Higgins’ emails, which contained contract negotiations for his clothing company, confirm this. “Traffic will stabilize and increase… as well as retail sites, all pushed by my public appearances,” Higgins wrote in one email about T-shirt sales, directly linking his police job to his personal money-making ventures.
He also negotiated paid speaking appearances with other police departments. In one email, Higgins discussed his request for a speaker’s fee that included shopping money for his wife and part of the fuel for his friend’s private plane.
“3250 might sound like a lot but it’s really not,” Higgins wrote in a different email. “My [Law Enforcement] only fee basically replaces what I could earn anyway plus compensation for travel time, wear and tear on my [car], and ownership of the video.”
In his memo to the sheriff’s department, Guidoz wrote that “Higgins needed to take his own advice… ‘don’t be disrespectful, follow the law,’” or in his case, follow departmental policy.
In August 2015, Higgins also debated whether to accept an appearance on “The Nightly Show with Larry Wilmore,” which has since been cancelled by Comedy Central. “There’s no money on the table, just a free trip to NY, but I’ve been to NY,” Higgins wrote to his financial adviser.
“This guy is a huge Liberal Democrat,” his financial adviser, Andrew Ahrens, wrote back in reference to Wilmore. “To be blunt this guy is a real piece of shit.” Ahrens, Louisiana Secretary of State records show, is also an officer in Captain Higgins Gear Company.
“Fox & Friends” was off the table too. “The last time i did Fix (sic) and Friends, the little Italian looking pretty boy wanted to keep asking me how many cheeseburgers did I eat at Stellys,” Higgins wrote, in an apparent reference to Brian Kilmeade.
Perhaps not surprising, considering his video prowess and professed admiration for Donald Trump, Higgins had dreams of launching a reality TV show, which he imagined would be titled “American Justice.” The premise was simple if preposterous: Higgins would drop in on SWAT teams around the country, filming himself arresting alleged criminals with those teams and then compelling the perps to confess their crimes through an on-camera interrogation.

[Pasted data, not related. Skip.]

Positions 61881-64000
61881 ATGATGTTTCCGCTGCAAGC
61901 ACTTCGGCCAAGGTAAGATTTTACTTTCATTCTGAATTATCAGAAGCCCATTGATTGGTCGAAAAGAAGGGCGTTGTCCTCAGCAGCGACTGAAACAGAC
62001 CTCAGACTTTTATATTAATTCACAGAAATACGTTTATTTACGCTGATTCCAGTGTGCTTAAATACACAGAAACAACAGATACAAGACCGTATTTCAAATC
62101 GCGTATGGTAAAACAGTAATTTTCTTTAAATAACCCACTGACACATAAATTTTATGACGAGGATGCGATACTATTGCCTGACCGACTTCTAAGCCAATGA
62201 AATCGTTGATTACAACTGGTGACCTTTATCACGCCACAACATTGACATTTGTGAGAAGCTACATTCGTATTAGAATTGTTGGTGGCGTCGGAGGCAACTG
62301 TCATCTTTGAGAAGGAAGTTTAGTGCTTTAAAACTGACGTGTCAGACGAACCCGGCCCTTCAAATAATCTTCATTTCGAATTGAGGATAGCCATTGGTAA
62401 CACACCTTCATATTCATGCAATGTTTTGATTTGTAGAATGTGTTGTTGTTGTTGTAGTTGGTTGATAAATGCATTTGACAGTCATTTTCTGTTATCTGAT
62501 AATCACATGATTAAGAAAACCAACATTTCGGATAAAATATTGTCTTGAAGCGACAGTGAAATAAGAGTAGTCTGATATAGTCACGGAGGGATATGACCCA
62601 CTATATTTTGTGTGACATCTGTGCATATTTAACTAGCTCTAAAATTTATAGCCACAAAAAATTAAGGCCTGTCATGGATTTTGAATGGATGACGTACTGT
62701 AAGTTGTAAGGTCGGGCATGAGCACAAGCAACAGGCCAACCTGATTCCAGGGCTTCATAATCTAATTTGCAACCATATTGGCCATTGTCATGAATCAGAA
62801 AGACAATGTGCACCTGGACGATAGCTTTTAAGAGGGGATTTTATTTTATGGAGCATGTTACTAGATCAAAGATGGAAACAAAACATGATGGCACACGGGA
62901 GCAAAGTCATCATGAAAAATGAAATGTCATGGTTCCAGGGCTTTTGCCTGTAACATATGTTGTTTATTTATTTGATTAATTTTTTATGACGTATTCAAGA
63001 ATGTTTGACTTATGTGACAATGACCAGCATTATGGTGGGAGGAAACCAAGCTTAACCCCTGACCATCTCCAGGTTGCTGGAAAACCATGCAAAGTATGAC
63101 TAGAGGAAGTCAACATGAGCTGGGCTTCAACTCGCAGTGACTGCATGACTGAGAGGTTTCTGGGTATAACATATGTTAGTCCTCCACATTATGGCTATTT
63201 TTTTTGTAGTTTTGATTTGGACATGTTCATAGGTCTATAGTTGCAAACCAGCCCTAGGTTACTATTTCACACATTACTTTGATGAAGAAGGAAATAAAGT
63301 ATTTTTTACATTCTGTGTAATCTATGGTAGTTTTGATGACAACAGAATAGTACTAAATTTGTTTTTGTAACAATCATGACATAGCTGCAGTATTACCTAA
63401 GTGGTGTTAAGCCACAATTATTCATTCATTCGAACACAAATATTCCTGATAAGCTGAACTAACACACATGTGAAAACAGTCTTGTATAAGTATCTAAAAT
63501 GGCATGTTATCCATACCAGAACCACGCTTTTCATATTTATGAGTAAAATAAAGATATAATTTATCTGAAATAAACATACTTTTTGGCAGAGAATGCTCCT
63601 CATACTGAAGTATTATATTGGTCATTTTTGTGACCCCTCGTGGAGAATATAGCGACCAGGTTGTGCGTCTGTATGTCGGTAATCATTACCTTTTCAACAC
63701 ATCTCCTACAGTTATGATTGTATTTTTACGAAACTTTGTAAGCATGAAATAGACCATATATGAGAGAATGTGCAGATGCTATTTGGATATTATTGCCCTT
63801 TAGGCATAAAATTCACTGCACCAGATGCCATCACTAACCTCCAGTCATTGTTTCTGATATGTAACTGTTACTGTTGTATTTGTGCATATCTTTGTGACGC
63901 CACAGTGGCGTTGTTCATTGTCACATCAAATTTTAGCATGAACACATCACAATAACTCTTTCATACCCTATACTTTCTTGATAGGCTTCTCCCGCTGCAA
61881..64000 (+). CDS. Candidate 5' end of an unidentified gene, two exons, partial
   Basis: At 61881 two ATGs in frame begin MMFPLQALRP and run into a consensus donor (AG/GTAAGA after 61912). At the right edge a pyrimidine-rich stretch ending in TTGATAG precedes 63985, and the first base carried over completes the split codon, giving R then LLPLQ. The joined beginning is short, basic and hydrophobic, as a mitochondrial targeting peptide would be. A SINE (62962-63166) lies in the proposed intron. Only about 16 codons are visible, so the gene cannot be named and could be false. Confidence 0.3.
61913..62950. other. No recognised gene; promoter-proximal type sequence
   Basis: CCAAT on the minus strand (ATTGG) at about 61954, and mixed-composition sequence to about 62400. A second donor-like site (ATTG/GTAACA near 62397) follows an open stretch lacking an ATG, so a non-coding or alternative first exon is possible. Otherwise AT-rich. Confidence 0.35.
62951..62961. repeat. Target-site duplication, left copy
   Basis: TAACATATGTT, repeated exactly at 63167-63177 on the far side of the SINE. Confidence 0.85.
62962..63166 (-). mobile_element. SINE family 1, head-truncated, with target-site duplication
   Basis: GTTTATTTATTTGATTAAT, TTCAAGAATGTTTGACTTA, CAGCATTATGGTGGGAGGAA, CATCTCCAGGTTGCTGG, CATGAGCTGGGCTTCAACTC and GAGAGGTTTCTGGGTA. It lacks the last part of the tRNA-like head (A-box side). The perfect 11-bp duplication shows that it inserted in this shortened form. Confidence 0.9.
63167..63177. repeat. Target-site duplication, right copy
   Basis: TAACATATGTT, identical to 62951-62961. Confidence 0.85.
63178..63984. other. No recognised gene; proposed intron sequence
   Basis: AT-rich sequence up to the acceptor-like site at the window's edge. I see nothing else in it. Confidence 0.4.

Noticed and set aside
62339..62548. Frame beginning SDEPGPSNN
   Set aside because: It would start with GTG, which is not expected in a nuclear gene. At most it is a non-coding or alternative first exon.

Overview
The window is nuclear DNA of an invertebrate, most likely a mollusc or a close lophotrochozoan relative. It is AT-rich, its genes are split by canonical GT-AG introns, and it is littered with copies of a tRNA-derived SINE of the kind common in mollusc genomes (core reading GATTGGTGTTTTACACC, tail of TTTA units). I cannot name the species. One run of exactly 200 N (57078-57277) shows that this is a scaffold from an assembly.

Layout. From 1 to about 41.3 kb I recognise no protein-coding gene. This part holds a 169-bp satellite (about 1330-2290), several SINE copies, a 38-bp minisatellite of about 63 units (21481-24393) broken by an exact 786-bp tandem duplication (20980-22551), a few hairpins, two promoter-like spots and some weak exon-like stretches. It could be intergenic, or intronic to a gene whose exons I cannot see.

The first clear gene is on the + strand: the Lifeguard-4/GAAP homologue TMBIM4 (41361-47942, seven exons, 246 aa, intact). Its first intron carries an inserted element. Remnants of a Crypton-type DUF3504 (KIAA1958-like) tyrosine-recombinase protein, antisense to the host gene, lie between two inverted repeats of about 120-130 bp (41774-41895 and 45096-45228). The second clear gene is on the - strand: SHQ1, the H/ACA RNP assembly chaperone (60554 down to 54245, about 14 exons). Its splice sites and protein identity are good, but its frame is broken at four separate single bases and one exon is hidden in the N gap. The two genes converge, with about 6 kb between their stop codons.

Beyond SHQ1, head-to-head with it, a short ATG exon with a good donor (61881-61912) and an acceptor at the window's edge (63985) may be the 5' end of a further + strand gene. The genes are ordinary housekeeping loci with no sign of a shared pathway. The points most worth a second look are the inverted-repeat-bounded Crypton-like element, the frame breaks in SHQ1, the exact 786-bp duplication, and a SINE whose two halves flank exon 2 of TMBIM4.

“Our project could feature… me actually involved as an operator during the arrest, flown out to wherever, assigned a spot on the arrest team… making the arrest, and having interaction with the suspect one-on-one,” he wrote in email to a talent manager at Entertainment One, a Toronto-based talent agency.
Higgins also tells a woman at talent agency Open Range Management that people are surprised when they see him in person, because is so much better looking than he appears to be on TV.
Although Higgins believed himself capable of nailing perps through the sheer force of his personality, in the internal memo, Sheriff Guidroz questioned Higgins’ abilities, writing, “Higgins’ five or six years as a patrolman (not supervisor), doesn’t give him the inherit (sic) right to claim to be a crime fighter.”
In his emails, Higgins had attached a short draft for a rough cut of an “American Justice” pilot. “Because I’m a police officer, I can actively engage in manhunts,” he says in the video. “We’ll offer the suspects a chance at redemption, to express regret and seek a new path by talking directly to me.”
Comeaux, when asked for further comment on Higgins’ emails, replied with a statement from Higgins’ campaign attorney, Craig Engle. “I’ve taken a look at it, and it all looks fine to me,” said Engle. (The Angelle campaign refused to comment on Higgins’ emails.)
When reached via email, Sheriff Guidroz had a very different perspective. “I told him to complete a ‘secondary employment request form’ prior to engaging in any outside of the department money making venture,” Guidroz wrote in an emailed response. “Higgins DID NOT submit a ‘secondary employment request form!’ I did not authorize him to do appear on t-shirts, mugs or any other trinkets.”
“In fact, it upset me to the point that I expressed dissatisfaction in his insubordination,” Guidroz added. (Read more from Guidroz in IND Managing Editor Walter Pierce's story here.)
Beyond the comments given for this story, Higgins and his campaign have apparently not publicly commented on the controversy since news of Higgins’ emails was first reported last week by Lafayette NBC affiliate KLAF (the station obtained the documents via its own public records request). The day after that story aired, The IND reported on Higgins' abrupt resignation from the Opelousas Police Department amid discliplinary action for unnecessary use of force.
Earlier this year, The Baton Rouge Advocate did some digging into Higgins’ past personal life and even linked to court documents from his ex-wife, who alleged he put a gun to her head during an argument in 1991 (the Advocate link to the original story is broken but it was reposted here).
Through this all, the Cajun John Wayne, now a reserve deputy for Lafayette City Marshal Brian Pope, who was indicted by a grand jury in August, has continued to campaign. Last week, he called for police to arrest more illegal immigrants. Writing on Facebook, Higgins tried to sound like his old intimidating self: “An illegal laborer would much rather load up his unregistered car and make it back to Mexico WITH his cash and belongings, as opposed to risk being arrested.”
A version of this story first appeared in Salon at www.Salon.com. The story, which has been republished here with permission, remains online in the Salon archives. This story has been edited to reflect that Andrew Ahrens is also an officer in Captain Higgins Gear Company.